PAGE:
The fundamental problem with the boomers is that they pencilled in the stasis of the Cold War as eternal. Rather than a temporary blip.

America attacked through unconventional warfare with mass casualties? Check. And we will get more of it (in nuclear form).

Loss of productivity gains, year to year, and real loss in wealth of the average American? To the point where the average working man in the 1970's could buy a house, and thus afford to get married, whereas today his son can't afford either? Check. And all the Xboxes in the world won't substitute for family formation.

Economic instability, with domestic labor driven ever downward at all levels by both illegal immigration, on the blue collar side, and outsourcing/H1-B visas on the white collar technical side? Check.

Multiculturalism and PC "cost-free" as institutions and people who form the base of society are demonized and the most trivial foreign things celebrated? Check.

This is Boomer Ideology. It's a fantasy belief stuck in 1965 that no longer bears any resemblance to reality -- an America profoundly threatened by anti-populist elites (who hate/loathe the people as all nobility do) and collaborating with threats abroad.

[Weirdly, JUST like Machiavelli predicts in the Prince -- where he notes that Nobles against the people will always seek the aid of outside forces.]

11/09/2007 04:49:00 PM  
Blogger Peter Grynch said...

One of Hillary's mentors, Karl Marx said:
History repeats itself, first as tragedy, second as farce.

If you believe, as I do, that the first Clinton administration was a tragedy, then the second Clinton Administration must be...

11/09/2007 05:03:00 PM  
Blogger Papa Ray said...

This congress as well as the following one (unless the American voter wakes up) is not going to do anything of merit about any of the giant problems that this nation has.

Blame for this mess has to be split between the American voter (or maybe the non voter) and the last several years of our do nothing (but spend, spend)congresses.

Had enough yet?

Papa Ray

11/09/2007 06:07:00 PM  
Blogger Pangloss said...

Andre Glucksmann pens a prose poem concerning war in the City Journal. From the H-Bomb to the Human Bomb:

World War II was hardly over when the need to think through its horrors—Auschwitz, the atom bomb, millions dead—became pressing. Les Temps Modernes, the journal for European intellectuals after the war, set the tone for a whole generation, at least until disagreements between its founding editors, Sartre and Maurice Merleau-Ponty, tore it apart. Even in its first issue, in 1945, Merleau-Ponty showed scant respect for the sleepwalking intellectual elders who had guided his studies: “We knew that the concentration camps existed, that the Jews were persecuted, but these certainties belonged to the universe of thought. We did not yet live in the presence of the cruelty of death; we had never confronted the alternative of submitting to them or confronting them.” Sartre, a few pages removed, was no more sanguine: “We believed without proof that peace was the natural state and the substance of the universe, that war was only a temporary agitation on its surface. Today, we recognize our error: the end of war was merely the end of this war.”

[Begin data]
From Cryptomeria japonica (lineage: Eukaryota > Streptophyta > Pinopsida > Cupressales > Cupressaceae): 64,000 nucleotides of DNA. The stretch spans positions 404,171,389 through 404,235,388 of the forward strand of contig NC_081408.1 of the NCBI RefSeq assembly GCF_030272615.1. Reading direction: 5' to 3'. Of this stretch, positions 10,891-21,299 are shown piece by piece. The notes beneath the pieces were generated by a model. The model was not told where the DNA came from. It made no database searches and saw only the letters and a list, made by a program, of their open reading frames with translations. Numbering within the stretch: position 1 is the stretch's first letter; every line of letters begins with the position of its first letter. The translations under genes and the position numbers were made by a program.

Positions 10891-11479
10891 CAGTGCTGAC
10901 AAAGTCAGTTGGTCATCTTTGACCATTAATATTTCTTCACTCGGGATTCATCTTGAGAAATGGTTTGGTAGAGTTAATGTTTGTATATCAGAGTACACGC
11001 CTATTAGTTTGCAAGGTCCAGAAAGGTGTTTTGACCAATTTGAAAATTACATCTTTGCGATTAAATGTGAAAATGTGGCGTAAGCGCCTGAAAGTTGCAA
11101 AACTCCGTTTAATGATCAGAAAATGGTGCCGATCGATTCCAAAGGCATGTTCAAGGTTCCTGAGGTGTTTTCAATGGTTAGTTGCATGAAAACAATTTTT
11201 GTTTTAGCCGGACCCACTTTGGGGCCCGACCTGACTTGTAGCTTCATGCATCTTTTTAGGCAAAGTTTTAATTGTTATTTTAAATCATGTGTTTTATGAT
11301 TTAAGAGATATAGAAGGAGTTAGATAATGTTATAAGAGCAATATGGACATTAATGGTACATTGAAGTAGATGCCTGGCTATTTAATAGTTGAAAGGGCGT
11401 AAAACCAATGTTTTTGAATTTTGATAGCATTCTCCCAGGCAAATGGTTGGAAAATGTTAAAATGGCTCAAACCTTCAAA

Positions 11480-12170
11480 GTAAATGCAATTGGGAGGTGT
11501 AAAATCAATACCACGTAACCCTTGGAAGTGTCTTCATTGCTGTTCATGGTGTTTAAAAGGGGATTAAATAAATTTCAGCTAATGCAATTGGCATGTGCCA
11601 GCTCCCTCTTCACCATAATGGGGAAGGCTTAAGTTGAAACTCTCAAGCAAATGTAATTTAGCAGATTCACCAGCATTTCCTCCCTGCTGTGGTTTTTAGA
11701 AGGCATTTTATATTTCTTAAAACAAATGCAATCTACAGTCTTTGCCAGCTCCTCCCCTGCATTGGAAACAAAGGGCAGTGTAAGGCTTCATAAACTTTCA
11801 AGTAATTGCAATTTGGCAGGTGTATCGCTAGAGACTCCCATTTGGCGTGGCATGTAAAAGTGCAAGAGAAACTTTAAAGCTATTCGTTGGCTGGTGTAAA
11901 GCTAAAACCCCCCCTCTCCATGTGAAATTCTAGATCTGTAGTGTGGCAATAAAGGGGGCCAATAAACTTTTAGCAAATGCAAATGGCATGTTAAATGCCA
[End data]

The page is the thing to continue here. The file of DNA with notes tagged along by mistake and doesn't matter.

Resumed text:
Sartre said "The end of war was merely the end of this war." This was what Clinton and the other Baby Boomers who witnessed the fall of the Berlin Wall did not realize. They were caught up in the END of the M.A.D.ness of Mutually Assured Destruction, the end of the balance of Terror, and thought no following war could be so frightening. They didn't figure on human bombs. They didn't figure on suicidal gangs of unholy assassins trying like hell to get their hands on nuclear weapons, chemical weapons, fueled-up jumbo jets, ammonium nitrate, potent poisons, and tailored plagues so they could kill us and maybe everybody.

I hope the duck is right and that the BBs are willing to sacrifice. They haven't done anything like that yet, so I am not so sanguine as el Pato. The Xers, on the other hand, are like the silent generation. I don't expect much leadership from them. Only the willingness to sacrifice massively to support their children, the Millenials, who will be the next Great Generation.

11/09/2007 08:52:00 PM  
Blogger wretchardthecat said...

I hope the duck is right and that the BBs are willing to sacrifice.

I think 'sacrifice' is the slightly wrong word. Maybe the better term is "removing oneself from the center of things" -- which implies the willingness to put omething ahead of the "me". Paradoxically it implies growing into a fullness. We all knew the civilizational "myth" once, if myth it was. "Unless a seed fall to earth and die ...".

I don't think the Boomers are incapable of sacrifice, or whatever one wants to call it. But their parent's achievements shielded them from any challenge that might have elicited the need. If you never needed to rise to an occasion you probably never will.

For myself I hear the echoes of those other words, once so familiar to all. "My Father, if it is possible, let this cup pass away from me. Yet, not as I will, but as You will". If the challenge comes it will come. Let' see what happens.